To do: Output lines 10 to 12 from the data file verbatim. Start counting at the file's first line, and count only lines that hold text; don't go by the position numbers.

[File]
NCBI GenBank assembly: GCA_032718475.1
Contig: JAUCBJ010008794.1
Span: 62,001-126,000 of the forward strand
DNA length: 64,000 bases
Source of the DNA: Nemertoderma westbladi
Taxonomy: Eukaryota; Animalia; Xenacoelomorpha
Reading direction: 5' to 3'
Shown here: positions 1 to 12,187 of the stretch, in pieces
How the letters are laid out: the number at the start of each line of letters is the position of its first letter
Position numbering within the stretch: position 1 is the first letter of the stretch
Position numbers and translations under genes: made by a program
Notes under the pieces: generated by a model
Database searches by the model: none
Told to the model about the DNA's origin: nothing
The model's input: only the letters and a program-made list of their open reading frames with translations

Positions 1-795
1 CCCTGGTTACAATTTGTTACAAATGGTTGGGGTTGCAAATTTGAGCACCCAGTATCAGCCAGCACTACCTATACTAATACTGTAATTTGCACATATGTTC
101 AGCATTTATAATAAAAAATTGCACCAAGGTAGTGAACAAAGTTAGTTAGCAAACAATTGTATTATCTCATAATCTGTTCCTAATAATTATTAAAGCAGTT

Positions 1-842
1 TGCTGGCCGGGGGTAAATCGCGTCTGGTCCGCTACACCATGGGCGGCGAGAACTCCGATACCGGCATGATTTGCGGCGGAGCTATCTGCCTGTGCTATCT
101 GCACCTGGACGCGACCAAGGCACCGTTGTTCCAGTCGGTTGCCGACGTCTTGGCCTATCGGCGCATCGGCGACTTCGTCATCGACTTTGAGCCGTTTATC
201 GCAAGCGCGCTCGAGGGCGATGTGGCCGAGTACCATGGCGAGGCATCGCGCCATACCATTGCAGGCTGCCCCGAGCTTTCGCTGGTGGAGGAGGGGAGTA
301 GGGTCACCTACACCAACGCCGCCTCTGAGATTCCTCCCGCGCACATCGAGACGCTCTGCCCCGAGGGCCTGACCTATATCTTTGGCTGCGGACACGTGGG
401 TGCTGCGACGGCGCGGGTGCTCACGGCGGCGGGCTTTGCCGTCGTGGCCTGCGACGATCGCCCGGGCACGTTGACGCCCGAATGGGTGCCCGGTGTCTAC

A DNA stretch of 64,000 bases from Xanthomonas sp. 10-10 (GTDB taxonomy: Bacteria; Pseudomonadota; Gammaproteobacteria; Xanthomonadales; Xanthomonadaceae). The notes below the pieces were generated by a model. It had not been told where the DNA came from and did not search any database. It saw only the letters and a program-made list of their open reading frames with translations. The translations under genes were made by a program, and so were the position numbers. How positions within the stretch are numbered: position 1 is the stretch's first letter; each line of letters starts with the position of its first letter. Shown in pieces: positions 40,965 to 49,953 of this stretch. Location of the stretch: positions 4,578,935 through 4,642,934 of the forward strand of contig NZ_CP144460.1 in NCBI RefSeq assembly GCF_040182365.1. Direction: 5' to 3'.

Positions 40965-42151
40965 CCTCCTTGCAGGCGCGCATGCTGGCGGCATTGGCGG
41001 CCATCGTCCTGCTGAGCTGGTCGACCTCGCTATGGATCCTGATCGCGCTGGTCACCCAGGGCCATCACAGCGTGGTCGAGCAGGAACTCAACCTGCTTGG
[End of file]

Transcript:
Position numbering within the stretch: position 1 is the first letter of the stretch
Position numbers and translations under genes: made by a program
Notes under the pieces: generated by a model